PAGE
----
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I-70/Highway 63 connector a ‘massive concern’ for pedestrian safety


Monday marked the fifth time a pedestrian was hit by a vehicle at the Interstate 70/Highway 63 connector in the past five years.

Monday morning, Paul Catron, 37, of Jefferson City was traveling north through the connector in a 2020 Ford Explorer. Robert Glover, Jr, 22, of Columbia was struck by the vehicle while traveling east.

Glover was transported by paramedics to University Hospital where he is in critical condition. Drug or alcohol impairment is not considered a factor. 

The previous two events happened last summer, one in June and one in July, both in the evening hours, according to Missouri State Highway Patrol crash data. The last incident to occur at the connector in daylight hours was on Dec. 9, 2019.

"That area is a massive concern," said Lawrence Simonson with PedNet Coalition in Columbia. "It has a lot of issues. It's an incredibly poorly designed area."

Simonson said there are many destinations in that area that people want to walk to, but the busy intersection of two major roads has made this hard to do.

According to the Missouri Department of Transportation, 126 pedestrians were killed in 2020 -- the most pedestrian fatalities in Missouri ever recorded.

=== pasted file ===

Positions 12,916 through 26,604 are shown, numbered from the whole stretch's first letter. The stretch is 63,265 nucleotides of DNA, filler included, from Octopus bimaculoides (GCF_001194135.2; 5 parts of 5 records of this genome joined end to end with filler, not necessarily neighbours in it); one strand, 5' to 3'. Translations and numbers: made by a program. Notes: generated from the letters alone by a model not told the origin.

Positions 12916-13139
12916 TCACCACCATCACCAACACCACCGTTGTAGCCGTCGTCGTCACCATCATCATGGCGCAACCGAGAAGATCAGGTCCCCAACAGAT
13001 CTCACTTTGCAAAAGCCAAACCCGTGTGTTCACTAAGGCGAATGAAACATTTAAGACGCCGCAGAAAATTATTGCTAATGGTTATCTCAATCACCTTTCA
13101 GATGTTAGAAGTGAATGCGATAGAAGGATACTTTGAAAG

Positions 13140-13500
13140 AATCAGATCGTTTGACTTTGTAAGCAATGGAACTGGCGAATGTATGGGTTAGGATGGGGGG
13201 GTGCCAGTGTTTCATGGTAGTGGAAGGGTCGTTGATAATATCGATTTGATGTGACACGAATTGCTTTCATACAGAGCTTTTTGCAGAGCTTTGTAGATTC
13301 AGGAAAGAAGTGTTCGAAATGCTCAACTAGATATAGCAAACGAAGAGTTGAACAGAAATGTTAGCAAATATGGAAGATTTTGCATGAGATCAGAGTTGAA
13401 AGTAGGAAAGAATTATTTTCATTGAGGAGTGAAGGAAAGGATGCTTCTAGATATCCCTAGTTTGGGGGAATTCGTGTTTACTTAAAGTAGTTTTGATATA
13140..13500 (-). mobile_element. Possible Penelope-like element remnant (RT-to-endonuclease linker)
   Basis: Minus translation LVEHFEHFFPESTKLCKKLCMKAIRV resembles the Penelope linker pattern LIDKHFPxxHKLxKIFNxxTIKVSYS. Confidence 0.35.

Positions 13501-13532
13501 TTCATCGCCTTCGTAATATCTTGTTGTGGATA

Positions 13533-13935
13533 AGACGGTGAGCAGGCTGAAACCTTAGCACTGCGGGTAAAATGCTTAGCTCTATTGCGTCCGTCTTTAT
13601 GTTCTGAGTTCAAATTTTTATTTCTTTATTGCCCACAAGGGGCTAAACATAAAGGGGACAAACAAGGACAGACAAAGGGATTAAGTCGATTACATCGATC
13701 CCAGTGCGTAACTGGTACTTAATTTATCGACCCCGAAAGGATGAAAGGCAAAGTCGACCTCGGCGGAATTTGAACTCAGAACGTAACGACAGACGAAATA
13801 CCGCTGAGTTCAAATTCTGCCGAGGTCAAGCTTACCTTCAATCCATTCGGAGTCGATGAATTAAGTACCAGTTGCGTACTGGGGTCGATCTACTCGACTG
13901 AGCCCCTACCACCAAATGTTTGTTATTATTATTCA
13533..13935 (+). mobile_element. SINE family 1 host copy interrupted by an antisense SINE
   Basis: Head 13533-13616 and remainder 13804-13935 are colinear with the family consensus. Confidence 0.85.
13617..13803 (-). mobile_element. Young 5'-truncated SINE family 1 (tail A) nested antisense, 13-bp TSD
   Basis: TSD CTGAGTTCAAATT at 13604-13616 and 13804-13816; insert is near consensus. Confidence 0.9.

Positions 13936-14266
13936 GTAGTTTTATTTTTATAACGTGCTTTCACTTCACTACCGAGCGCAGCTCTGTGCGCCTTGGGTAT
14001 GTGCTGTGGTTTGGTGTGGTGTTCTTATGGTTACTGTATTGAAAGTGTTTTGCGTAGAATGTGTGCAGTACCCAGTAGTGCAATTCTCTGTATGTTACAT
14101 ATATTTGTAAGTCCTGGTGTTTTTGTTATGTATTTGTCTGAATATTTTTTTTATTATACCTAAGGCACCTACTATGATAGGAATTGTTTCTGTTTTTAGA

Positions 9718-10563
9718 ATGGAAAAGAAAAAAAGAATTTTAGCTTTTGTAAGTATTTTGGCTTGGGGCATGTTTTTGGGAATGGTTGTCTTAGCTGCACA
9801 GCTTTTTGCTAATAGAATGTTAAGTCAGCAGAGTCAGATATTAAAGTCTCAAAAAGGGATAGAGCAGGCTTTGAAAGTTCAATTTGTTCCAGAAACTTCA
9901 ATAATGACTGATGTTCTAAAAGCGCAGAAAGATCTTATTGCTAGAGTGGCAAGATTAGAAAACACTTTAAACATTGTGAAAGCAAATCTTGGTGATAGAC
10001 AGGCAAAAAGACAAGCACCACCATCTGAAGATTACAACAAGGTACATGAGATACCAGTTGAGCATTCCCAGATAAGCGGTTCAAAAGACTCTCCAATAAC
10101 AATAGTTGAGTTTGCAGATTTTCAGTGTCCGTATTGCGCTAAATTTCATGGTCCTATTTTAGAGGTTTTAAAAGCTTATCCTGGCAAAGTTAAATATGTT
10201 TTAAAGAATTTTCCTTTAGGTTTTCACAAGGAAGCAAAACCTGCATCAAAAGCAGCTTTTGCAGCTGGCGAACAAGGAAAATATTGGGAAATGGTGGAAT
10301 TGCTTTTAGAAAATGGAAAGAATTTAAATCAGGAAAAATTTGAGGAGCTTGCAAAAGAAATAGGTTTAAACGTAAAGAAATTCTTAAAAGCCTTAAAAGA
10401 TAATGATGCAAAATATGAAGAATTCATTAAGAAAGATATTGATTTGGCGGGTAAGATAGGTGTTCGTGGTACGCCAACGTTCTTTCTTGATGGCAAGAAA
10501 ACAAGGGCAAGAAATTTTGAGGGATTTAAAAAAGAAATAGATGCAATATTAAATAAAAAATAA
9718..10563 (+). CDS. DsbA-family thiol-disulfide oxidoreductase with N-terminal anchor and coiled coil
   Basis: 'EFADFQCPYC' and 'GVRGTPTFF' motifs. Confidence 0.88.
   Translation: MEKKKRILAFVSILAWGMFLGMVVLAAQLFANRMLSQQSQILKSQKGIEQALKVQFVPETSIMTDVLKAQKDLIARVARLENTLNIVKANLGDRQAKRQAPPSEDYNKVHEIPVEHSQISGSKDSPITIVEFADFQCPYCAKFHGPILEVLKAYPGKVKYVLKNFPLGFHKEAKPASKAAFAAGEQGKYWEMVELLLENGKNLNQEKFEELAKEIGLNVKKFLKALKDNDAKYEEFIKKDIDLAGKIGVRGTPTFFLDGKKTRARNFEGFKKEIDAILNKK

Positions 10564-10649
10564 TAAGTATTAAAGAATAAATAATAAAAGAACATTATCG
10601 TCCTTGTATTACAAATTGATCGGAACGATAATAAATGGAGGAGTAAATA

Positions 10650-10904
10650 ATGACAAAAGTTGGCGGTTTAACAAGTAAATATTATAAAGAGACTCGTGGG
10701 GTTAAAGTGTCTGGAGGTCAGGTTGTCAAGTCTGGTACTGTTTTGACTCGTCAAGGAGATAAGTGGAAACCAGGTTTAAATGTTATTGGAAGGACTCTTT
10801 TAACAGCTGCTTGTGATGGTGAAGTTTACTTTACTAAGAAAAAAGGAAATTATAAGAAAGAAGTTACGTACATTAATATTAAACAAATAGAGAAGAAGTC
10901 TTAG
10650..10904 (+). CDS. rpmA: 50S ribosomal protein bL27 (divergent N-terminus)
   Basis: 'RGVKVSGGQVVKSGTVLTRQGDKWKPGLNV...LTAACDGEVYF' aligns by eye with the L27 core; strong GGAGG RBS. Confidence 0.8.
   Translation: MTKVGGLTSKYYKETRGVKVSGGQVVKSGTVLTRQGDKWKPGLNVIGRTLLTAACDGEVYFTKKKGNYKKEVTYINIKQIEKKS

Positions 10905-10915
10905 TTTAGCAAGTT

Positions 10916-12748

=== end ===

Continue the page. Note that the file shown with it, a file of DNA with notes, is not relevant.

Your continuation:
MoDOT maintains I-70 and Highway 63. Simonson said there is not much local officials and advocates can do to improve safety at the connector besides lobbying MoDOT about the issue.

"We need to change where the bypass is," Simonson said. "We need to bypass this area for any motor vehicle that is just simply trying to get to I-70 or continue on 63."

Simonson said it would be best to move the bypasses elsewhere and leave that area dedicated to the businesses that are around that intersection.

After that change is made, Simonson said it would be important to design the area so that is safe for people walking.

A spokesman for MoDOT said, "We do not currently have any studies looking at pedestrian usage within the Route 63 Connector and there are no current plans for changes to be made to the current traffic configuration."

MoDOT said if future funding allows for traffic and safety changes to be made at the connector, pedestrian facilities would be a consideration for any new configurations.

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Chanel Porter

Chanel joined ABC 17 News in January 2021 after graduating from Penn State University. She enjoys traveling and a daily iced coffee.


1 Comment

  1. That interchange is a glaring example of the ineptitude of civil engineering and planning and zoning. Planning and zoning apparently was absent when businesses started going up on Clark Lane. Civil engineering apparently did not consider what the effect of building 5 lanes on Clark Lane would have on development. There’s a lot of money involved in the businesses built there, and it looks to be suspect that palms were greased with some of it.

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